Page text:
Shraddha Walkar murder: Plea in Delhi HC seeks CBI probe
As the Delhi Police's probe into the Shraddha Walkar murder case continues to unearth shocking details, a plea has been filed in the Delhi High Court seeking the transfer of the investigation to the Central Bureau of Investigation (CBI). To recall, 26-year-old Walkar was killed by her live-in partner Aftab Ameen Poonawalla at their flat in Delhi's Chhattarpur Pahari area in May this year.
Why does this story matter?
- The murder of Walkar sent shockwaves across the country as her body was chopped into 35 pieces and disposed of in Delhi's Mehrauli forest by Poonawalla to conceal the horrific case.
- The Delhi Police arrested Poonawalla on November 12 for murdering Walkar on May 18.
- The transfer plea has come at a time the Delhi Police is collecting shreds of evidence to prosecute Poonawalla.
Why did petitioner seek CBI probe?
Advocate Joshini Tuli filed the plea in the Delhi HC, seeking the transfer of Walkar's murder case to the CBI, citing a "paucity of staff" in the Delhi Police. She has said, given the deficiency of staff, the investigation into the case cannot be carried out efficiently. Tuli also alleged that the police have not even sealed certain important places pertaining to the case.
Delhi Police lack technical and scientific equipment: Tuli
Tuli, in her plea, has further said that the Delhi Police also does not have certain technical and scientific equipment to efficiently investigate and "collect evidence" and find "the witnesses" as the case is six months old having no eyewitnesses. Meanwhile, in absence of witnesses, experts say that the case mainly hinges on the forensic and circumstantial evidence and call details of the accused.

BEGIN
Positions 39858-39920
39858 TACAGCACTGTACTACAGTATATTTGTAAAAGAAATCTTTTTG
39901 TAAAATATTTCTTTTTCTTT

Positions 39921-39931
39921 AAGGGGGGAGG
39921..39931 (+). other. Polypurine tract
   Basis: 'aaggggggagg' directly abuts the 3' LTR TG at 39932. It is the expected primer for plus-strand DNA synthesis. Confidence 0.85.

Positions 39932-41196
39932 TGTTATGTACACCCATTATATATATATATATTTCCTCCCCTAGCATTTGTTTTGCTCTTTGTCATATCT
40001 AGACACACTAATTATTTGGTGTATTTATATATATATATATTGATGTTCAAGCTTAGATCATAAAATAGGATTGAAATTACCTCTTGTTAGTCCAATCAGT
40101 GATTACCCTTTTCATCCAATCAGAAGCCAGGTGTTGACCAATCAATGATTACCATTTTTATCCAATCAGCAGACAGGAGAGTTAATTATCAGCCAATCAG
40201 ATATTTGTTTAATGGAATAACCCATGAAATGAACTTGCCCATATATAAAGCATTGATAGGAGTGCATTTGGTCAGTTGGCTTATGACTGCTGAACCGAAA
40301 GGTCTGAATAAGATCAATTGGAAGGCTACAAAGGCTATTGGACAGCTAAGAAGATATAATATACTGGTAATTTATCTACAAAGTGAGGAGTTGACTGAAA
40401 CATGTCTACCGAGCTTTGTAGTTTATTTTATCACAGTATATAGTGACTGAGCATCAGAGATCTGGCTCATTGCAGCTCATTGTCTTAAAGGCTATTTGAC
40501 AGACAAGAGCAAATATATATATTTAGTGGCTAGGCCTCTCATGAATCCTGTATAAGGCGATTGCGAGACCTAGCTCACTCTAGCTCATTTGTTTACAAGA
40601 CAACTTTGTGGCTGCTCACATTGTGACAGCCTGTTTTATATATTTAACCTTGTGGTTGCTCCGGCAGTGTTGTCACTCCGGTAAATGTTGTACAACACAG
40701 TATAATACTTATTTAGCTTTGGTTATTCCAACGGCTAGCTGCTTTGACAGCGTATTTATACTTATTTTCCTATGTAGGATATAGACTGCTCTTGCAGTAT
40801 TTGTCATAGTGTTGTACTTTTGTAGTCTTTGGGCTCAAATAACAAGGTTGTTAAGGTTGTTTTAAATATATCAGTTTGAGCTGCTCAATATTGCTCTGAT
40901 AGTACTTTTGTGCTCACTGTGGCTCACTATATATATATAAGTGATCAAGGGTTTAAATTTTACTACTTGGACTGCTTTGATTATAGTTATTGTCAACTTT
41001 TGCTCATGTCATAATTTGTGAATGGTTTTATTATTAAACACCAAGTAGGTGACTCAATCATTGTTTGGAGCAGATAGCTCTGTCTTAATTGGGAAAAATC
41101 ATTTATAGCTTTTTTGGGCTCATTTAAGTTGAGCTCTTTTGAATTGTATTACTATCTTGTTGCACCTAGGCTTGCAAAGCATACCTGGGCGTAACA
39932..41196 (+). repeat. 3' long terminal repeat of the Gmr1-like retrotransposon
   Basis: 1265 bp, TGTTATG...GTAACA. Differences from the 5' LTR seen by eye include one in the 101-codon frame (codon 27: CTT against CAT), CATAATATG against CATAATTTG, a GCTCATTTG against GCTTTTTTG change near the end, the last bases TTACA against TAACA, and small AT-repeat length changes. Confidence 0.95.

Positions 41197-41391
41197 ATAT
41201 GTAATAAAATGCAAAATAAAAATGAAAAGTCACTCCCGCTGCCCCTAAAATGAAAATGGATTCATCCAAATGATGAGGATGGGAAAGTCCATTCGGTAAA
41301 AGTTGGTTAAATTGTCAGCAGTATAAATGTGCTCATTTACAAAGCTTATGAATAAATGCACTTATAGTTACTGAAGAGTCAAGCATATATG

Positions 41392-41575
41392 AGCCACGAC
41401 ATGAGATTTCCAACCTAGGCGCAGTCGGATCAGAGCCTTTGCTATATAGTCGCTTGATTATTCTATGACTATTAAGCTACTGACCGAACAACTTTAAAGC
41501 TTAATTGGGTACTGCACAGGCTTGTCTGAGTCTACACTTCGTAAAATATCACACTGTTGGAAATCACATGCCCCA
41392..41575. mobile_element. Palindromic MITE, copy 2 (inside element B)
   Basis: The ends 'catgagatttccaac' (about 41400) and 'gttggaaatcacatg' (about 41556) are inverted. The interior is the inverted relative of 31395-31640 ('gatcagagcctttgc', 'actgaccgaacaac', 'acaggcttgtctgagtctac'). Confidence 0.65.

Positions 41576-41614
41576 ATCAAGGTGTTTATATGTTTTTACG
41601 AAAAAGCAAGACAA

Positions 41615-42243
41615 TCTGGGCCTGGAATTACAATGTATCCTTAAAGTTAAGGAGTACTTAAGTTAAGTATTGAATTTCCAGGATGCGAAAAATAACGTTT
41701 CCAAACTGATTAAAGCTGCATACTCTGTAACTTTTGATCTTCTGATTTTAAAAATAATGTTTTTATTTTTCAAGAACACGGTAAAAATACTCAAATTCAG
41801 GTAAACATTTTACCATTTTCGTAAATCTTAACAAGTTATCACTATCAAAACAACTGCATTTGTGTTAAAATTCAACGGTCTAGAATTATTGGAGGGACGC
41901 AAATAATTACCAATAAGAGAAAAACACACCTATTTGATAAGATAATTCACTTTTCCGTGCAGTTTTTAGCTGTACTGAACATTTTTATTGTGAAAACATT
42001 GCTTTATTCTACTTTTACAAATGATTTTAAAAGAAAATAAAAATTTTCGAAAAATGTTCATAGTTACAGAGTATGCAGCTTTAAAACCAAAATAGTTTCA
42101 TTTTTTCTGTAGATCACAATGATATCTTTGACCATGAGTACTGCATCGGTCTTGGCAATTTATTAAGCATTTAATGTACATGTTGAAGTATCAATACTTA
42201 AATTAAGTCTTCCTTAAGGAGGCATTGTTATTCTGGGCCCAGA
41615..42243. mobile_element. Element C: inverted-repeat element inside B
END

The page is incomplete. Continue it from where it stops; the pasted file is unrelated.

Place of incident continuously being accessed: Plea
The petitioner, while putting forward the reason for the transfer of the case, said the police have also not restricted the access of the media and others to the place of recoveries and courtrooms. Tuli said this amounts to "interference" with the evidence and witnesses. She accused the media and cops of "contaminating" scenes of recoveries by "disclosing sensitive information" pertaining to the case.
Faulty investigations lead to acquittal
Tuli's plea further stated that, for the conviction of the accused in court, the case needs to be strong. Faulty investigations into several heinous murder cases have previously led to acquittals in the past, it added. The plea also noted that only 44% of the murder cases lead to convictions owing to faulty probes, as per the National Crime Records Bureau's (NCRB) 2021 report.